From Publishers Weekly
As he did so memorably for baseball in Moneyball
, Lewis takes a statistical X-ray of the hidden substructure of football, outlining the invisible doings of unsung players that determine the outcome more than the showy exploits of point scorers. In his sketch of the gridiron arms race, first came the modern, meticulously choreographed passing offense, then the ferocious defensive pass rusher whose bone-crunching quarterback sacks demolished the best-laid passing game, and finally the rise of the left tackle—the offensive lineman tasked with protecting the quarterback from the pass rusher—whose presence is felt only through the game-deciding absence of said sacks. A rare creature combining 300 pounds of bulk with "the body control of a ballerina," the anonymous left tackle, Lewis notes, is now often a team's highest-paid player. Lewis fleshes this out with the colorful saga of left tackle prodigy Michael Oher. An intermittently homeless Memphis ghetto kid taken in by a rich white family and a Christian high school, Oher's preternatural size and agility soon has every college coach in the country courting him obsequiously. Combining a tour de force of sports analysis with a piquant ethnography of the South's pigskin mania, Lewis probes the fascinating question of whether football is a matter of brute force or subtle intellect. Photos. (Oct.)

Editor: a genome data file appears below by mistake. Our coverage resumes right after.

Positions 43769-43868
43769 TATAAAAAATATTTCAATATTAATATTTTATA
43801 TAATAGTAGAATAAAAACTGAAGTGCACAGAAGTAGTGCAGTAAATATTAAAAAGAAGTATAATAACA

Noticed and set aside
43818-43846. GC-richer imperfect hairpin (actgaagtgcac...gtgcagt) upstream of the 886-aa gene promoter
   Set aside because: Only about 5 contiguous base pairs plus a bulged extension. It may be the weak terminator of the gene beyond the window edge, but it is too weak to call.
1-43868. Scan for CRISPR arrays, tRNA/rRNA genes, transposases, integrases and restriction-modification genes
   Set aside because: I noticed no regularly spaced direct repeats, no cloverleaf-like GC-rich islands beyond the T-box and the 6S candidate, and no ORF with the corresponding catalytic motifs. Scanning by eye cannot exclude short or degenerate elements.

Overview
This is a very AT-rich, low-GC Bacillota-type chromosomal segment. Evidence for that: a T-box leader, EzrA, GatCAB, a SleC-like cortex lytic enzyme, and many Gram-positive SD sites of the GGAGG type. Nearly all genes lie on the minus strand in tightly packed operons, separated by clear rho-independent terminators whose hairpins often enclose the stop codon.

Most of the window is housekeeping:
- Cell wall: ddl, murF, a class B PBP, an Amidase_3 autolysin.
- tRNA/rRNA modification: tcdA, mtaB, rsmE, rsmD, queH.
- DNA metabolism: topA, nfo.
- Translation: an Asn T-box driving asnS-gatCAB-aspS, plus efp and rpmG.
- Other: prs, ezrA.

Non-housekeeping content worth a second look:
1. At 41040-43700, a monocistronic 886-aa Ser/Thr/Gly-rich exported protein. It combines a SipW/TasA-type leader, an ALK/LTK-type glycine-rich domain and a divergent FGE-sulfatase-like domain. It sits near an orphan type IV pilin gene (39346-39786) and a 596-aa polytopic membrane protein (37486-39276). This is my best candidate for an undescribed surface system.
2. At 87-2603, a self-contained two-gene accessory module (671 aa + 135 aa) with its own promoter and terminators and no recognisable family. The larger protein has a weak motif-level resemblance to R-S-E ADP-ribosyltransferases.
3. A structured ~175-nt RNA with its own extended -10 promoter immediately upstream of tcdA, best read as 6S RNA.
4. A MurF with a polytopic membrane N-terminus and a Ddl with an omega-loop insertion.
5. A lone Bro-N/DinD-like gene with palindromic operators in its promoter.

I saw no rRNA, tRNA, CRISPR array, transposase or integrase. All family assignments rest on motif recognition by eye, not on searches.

Copyright © Reed Business Information, a division of Reed Elsevier Inc. All rights reserved.
This book suffers from a disjointedness that is exacerbated by the audio abridgment. One part is an examination of one of the arcane but critical elements of professional football: the importance of the offensive tackle who protects the quarterback's blind side. The bulk of the audio explores the life of a young man from inner city Memphis who has the potential to make millions as a professional football lineman. This latter story is fascinating and compelling. Grover Gardner is suited to the task of narrating, using speed and a bit of volume to add emphasis without artifice. He generally doesn't give figures separate voices, except for the University of Mississippi football coach. Both the audio and the book itself would have been stronger had each focused only on the young football phenom. R.C.G. © AudioFile 2007, Portland, Maine-- Copyright © AudioFile, Portland, Maine